Speculative Diction: The Value of a Degree [December, 2010]

These two blog posts address the topic of how we understand the “value” of degrees. I started thinking about this not just because of the ongoing commentary in the media on this issue, but also because a friend asked me about whether I think “too many people” have degrees, and I think that question gets to the heart of a debate that has significant policy implications. In these posts I reflect on what we mean by “value” and how the different underlying assumptions about this idea have consequences for the imagined purpose of all education (not just PSE).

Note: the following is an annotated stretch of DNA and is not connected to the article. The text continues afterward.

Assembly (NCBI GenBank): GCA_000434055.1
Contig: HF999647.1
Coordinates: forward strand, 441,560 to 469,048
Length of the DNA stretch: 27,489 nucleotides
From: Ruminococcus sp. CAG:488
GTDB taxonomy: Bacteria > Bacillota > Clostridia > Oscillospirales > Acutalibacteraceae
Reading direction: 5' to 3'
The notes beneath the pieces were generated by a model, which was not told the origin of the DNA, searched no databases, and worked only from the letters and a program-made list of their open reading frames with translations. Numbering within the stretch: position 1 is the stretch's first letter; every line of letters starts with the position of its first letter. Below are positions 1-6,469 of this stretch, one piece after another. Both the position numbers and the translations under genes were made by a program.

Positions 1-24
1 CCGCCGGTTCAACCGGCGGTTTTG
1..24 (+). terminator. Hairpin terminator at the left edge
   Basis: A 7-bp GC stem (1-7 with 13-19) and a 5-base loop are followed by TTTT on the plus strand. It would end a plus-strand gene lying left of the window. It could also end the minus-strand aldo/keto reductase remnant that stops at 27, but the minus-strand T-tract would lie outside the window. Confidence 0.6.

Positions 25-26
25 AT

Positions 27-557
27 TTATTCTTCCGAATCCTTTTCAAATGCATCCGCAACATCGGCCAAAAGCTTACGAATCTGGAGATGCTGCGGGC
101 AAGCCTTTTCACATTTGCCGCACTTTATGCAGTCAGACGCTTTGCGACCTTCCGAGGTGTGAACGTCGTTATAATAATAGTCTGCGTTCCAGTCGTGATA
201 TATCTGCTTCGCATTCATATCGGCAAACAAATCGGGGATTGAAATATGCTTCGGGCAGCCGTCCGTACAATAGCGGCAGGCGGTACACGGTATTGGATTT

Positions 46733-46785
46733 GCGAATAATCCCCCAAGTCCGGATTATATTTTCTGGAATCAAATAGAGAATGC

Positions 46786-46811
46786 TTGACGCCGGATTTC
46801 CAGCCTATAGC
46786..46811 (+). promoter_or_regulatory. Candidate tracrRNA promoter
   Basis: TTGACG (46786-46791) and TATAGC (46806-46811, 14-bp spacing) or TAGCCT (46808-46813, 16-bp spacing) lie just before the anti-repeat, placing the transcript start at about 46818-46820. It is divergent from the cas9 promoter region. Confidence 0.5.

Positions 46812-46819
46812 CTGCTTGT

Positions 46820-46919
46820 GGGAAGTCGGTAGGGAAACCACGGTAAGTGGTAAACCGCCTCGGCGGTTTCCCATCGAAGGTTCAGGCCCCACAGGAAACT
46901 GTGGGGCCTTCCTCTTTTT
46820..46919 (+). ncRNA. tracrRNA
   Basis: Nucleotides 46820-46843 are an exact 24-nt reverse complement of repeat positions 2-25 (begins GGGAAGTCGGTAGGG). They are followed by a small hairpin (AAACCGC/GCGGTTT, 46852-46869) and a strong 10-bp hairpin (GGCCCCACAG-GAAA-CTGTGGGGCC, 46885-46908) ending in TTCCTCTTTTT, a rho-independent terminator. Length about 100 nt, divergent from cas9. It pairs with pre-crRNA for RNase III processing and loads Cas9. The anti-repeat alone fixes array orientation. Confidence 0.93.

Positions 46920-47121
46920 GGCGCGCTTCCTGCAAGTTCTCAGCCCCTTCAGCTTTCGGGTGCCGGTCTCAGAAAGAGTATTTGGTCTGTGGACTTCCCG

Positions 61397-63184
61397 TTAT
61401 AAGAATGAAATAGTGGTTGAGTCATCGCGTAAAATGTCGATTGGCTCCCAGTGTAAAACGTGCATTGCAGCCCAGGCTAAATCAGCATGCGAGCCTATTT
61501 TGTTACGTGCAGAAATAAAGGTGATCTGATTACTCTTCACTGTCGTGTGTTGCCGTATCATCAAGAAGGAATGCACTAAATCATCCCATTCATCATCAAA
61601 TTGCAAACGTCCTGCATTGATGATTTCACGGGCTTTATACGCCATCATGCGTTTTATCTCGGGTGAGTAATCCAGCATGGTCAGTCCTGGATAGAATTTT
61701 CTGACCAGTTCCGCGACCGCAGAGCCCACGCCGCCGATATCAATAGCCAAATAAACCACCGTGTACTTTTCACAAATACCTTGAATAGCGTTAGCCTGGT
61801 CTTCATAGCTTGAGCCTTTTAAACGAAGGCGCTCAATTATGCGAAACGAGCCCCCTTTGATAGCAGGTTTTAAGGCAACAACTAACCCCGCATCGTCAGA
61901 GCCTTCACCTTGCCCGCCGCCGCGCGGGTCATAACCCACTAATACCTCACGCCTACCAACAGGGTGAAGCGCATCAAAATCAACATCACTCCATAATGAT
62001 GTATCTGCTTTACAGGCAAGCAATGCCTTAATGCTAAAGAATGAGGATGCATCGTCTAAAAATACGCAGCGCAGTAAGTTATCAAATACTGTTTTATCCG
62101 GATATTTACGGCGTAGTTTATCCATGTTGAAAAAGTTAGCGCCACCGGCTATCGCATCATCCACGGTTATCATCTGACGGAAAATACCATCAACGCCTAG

Part 1: Relative value.

Part 2: Inherent value.

Speculative Diction: The Proof of the Pudding [September 21 2010]

In this blog post I discuss how the focus on measurable outcomes from higher education, and on quantitative measures of comparison such as international rankings. How are these linked to a culture of risk and accountability, considering that students paying higher premiums for education are now seeking a return on their “investment”? What happens when they don’t get the outcomes they paid for – and why is it that we can never market higher education as a “product” that is the same for everyone?